Geographic Information System-based Decision Support for Wetland Drainage Salinity Management
Project ID: 2846
Principal Investigator: Nigel Quinn
Research Topic: Water Operation Models and Decision Support Systems
Priority Area Assignments: 2011 (Climate Change Adaptation Research), 2012 (Climate Change Adaptation Research)
Funded Fiscal Years: 2010, 2011, 2012 and 2013
The Bureau of Reclamation (Reclamation) has an obligation to supply drainage service to its water supply contractors and assist water districts to comply with downstream water quality objectives under a U.S. Environmental Protection Agency (EPA)-mandated salinity total maximum daily load (TMDL). Wetland water managers, who receive Reclamation water supply and produce saline drainage to the San Joaquin River during spring wetland drawdown, have limited capability to manage salt exports. A decision support system, integrated with newly installed real-time monitoring stations, will provide Reclamation and Reclamation's wetland contractors a means of simulating salinity buildup in wetland impoundments, assistance in wetland drainage scheduling, and improvement in the capability to achieve environmental compliance.
The central research question posed that will be addressed by this research is:
* Can seasonal wetland hydrology be generalized within a Geographic Information System (GIS)-based decision support modeling framework with sufficient rigor to meet wetland manager needs for salt management?
The research strategy for answering this question is provided below.
Complementary research questions that will be answered during the conduct of the proposed project are:
* What is an appropriate level of aggregation of individual wetland impoundments that captures spatial heterogeneities while providing a manageable interface for a decision support system?
* What level of aggregation is appropriate for current and future sensor network configurations?
* What are the factors that promote and potentially impede technology transfer of a decision support system to wetland managers (where the stakeholder beneficiaries are new to the concept of salt load management)?
* Can the decision support system be generalized for application to agricultural and wetland salinity management projects Reclamation wide?
Need and Benefit
Reclamation has a responsibility to provide drainage service to its water contractors (this is described in more detail below). The proposed research provides a means of leveraging recent Reclamation commitments to real-time monitoring of salinity in the San Joaquin Basin by providing a decision support system to meet the needs of wetland water managers, most of whom are new to the concept of salt load management. Although the research hypothesis and associated research questions are focused on decisions wetland managers will need to make relative to the scheduling of drainage drawdown and the relationship between these salt loads and the assimilative capacity of the San Joaquin River, the final work product should have applicability Reclamation wide to both managed wetlands and irrigated agriculture.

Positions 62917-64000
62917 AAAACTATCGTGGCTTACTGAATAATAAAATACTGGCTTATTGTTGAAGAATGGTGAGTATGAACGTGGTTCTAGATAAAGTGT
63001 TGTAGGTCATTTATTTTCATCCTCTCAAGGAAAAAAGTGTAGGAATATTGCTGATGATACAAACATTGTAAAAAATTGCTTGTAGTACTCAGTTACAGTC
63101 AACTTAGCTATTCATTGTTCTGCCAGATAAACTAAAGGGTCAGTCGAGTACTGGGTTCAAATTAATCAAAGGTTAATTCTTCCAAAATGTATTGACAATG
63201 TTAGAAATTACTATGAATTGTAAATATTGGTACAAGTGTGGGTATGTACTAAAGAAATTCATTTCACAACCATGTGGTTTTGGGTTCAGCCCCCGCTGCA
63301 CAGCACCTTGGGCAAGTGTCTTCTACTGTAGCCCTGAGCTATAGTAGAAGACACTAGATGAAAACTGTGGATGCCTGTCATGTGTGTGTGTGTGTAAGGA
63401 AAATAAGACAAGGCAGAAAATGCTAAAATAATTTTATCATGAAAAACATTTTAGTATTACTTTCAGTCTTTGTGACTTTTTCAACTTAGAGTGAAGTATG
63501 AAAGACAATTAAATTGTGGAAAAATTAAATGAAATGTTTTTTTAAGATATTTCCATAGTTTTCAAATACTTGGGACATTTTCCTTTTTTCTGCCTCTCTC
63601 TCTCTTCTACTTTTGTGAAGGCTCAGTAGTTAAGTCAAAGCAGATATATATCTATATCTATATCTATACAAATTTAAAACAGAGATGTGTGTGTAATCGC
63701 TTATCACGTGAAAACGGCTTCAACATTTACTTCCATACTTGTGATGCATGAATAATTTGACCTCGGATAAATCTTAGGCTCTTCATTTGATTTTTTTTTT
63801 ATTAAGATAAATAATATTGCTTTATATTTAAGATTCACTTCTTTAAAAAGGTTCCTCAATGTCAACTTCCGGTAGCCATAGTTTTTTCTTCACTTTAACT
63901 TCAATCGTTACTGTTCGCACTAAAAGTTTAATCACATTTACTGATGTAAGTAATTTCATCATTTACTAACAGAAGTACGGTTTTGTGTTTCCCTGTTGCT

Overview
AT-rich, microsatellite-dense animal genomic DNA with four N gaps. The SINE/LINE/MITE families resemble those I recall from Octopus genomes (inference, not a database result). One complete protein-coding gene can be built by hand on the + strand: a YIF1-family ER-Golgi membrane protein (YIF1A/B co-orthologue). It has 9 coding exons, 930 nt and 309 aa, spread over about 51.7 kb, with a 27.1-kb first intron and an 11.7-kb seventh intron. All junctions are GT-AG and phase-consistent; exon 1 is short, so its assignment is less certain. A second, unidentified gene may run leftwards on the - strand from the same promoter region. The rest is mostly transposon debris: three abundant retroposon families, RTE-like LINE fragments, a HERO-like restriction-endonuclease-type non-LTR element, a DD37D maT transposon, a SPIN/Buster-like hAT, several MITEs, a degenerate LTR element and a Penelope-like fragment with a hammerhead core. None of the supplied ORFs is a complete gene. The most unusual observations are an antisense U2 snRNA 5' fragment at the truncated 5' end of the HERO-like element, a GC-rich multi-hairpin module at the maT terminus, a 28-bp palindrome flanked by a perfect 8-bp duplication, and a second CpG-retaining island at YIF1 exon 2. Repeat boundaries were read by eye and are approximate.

The core of the GIS-based decision support system will be a flow and salinity simulation model that constructs water and salt mass balances for each modeled area. A key research issue will be to select the appropriate level of aggregation that makes sense and is useful to wetland water managers; is sufficiently refined to address system heterogeneities, yet sufficiently aggregated so that is doesn't overwhelm an analyst attempting to use the system; and takes advantage of existing sensor networks.
The benefit of an appropriately designed and fully functional decision support system will be an enhanced capability for wetland managers to coordinate and schedule saline return flows to the San Joaquin River and to improve compliance with State regulations for salinity. The Central Valley Regional Water Quality Control Board granted an exception to the strict TMDL salt load discharge allocation methodology that would go into effect if Reclamation and its contractors collectively implemented a real-time salinity management system. A successful outcome of the proposed project would be a prototype decision support system that could satisfy part of this requirement. Allowable salt load discharge under a real-time salinity management strategy would significantly increase the annual allowable salt load export from water districts and wetlands on the west side of the San Joaquin Basin--reducing salt-induced economic impacts to agriculture and wetland habitat and reducing costs to Reclamation related to water quality releases to the river from New Melones Reservoir to meet river salinity objectives.
Fish and Game, California
Independent Peer Review
The following documents were reviewed by qualified Bureau of Reclamation employees. The findings were determined to be achieved using valid means.
Wetland flow and salinity budgets and elements of a decision support system (final, PDF,
By Chuck Johnson
Report completed on March 31, 2012
This information was last updated on March 11, 2014
Contact the Research and Development Office with questions or comments about this page